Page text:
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What are the progenitors of type Ia Supernovae?

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If you have a question about this talk, please contact David Titterington.

Type-Ia supernovae (SNe Ia) are important distance indicators, element factories, cosmic-ray accelerators, kinetic-energy sources in galaxy evolution, and endpoints of stellar binary evolution. It has long been clear that a SN Ia must ben the runaway thermonuclear explosion of a degenerate carbon-oxygen stellar core, most likely a white dwarf (WD). However, the specific progenitor systems of SNe Ia, and the processes that lead to their ignition, have not been identified. Two broad classes of progenitor binary systems have long been considered: single-degenerate (SD), in which a WD gains mass from a non-degenerate star; and double-degenerate (DD), involving the merger of two WDs. New theoretical work, has enriched these possibilities with some interesting updates and variants. I’ll present significant recent observational progress in addressing the progenitor problem. The recent nearby and well-studied event, SN 2011fe, has been particularly revealing. The observational results are not yet conclusive, but they start to point toward one specific direction.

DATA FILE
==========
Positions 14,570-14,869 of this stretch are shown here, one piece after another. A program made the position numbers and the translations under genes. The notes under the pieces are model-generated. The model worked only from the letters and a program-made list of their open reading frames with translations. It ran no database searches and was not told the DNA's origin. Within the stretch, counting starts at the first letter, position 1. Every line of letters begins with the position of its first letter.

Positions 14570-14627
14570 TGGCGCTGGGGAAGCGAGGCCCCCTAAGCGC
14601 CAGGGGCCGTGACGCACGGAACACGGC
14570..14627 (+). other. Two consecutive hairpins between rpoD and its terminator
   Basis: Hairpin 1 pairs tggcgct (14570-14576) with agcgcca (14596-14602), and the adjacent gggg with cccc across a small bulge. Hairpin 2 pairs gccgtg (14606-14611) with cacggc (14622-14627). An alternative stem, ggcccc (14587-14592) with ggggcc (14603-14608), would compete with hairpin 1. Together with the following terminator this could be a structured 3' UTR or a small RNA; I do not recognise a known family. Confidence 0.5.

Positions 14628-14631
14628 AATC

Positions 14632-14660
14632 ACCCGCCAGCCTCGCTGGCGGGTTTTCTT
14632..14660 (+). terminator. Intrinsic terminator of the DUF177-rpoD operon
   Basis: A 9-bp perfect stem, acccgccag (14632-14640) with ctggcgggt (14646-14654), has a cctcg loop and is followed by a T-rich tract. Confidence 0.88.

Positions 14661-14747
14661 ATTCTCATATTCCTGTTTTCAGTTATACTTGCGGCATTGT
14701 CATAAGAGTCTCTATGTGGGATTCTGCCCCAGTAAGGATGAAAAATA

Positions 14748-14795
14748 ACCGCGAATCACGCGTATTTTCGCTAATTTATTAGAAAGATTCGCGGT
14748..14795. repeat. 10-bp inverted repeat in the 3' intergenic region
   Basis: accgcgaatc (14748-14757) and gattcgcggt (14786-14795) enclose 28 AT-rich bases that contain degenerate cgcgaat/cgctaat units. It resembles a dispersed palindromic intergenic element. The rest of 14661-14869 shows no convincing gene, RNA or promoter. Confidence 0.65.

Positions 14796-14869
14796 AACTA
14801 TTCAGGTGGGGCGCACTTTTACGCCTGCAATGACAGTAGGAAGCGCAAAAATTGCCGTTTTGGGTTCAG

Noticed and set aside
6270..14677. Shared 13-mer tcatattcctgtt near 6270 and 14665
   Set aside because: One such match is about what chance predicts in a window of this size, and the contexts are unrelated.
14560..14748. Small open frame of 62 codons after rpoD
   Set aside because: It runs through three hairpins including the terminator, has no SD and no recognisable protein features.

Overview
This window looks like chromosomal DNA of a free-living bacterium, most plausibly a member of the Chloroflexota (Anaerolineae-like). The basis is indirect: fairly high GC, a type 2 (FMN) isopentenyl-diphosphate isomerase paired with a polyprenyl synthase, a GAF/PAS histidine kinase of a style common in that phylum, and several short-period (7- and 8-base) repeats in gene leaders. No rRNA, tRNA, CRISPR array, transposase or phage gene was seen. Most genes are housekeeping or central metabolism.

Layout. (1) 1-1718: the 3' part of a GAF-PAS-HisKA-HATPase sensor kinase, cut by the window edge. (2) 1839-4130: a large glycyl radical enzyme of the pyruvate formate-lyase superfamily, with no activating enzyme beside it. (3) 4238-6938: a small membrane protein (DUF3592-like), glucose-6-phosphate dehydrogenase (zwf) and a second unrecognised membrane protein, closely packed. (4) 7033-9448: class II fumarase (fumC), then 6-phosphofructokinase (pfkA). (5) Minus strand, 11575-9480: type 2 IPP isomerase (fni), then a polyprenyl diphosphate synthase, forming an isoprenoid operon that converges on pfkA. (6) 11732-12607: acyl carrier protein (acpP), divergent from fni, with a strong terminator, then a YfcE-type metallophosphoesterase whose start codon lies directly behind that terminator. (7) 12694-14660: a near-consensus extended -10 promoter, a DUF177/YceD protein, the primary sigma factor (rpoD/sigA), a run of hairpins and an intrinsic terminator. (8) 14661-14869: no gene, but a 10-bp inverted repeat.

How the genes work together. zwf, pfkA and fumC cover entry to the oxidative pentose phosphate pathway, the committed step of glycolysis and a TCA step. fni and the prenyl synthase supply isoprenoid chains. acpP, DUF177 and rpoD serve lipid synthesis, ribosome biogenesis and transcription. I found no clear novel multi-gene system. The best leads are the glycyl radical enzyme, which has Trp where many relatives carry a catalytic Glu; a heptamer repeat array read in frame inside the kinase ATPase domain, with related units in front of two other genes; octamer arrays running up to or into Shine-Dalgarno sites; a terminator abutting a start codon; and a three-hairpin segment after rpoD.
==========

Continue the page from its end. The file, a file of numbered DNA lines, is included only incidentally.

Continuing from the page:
This talk is part of the Cavendish Astrophysics Seminars series.

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